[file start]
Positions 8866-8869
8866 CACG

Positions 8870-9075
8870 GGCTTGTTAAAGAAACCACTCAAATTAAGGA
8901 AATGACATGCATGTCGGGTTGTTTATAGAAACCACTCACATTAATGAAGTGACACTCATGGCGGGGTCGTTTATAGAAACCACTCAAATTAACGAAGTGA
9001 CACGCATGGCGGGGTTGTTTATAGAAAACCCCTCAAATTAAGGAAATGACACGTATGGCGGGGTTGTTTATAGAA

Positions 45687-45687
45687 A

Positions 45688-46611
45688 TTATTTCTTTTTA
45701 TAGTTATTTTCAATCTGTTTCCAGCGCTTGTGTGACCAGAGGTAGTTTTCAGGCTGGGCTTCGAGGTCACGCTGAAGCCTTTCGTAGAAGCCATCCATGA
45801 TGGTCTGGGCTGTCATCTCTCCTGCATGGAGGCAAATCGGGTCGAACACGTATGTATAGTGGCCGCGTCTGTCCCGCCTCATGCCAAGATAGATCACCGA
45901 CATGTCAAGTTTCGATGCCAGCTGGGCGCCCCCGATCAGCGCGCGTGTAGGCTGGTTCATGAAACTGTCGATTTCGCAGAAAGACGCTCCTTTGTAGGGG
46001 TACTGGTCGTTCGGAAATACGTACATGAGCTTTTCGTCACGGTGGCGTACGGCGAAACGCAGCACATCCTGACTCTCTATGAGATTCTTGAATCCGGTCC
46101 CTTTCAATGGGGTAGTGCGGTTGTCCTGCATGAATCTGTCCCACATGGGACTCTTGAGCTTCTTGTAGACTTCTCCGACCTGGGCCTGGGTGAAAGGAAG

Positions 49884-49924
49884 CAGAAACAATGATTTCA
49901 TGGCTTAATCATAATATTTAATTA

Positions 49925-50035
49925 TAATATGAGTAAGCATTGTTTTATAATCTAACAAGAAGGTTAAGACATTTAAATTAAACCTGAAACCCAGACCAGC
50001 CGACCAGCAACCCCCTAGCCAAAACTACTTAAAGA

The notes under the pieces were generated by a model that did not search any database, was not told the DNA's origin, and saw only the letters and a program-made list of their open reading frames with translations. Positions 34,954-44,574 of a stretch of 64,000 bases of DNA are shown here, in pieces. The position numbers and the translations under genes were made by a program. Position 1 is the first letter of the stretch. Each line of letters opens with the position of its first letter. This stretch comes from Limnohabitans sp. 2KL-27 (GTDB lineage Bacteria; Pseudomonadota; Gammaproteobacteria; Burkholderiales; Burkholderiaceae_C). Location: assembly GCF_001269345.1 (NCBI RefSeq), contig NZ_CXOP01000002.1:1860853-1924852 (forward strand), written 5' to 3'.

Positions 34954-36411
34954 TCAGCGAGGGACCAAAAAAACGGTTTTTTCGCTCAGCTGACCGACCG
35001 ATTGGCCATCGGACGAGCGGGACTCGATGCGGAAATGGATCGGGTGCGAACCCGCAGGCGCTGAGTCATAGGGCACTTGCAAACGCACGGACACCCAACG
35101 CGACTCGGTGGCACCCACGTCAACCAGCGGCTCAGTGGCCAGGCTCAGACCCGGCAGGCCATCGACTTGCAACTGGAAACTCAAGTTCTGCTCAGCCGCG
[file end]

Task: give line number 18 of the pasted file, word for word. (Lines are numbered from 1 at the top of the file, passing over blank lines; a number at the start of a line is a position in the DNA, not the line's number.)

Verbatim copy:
49901 TGGCTTAATCATAATATTTAATTA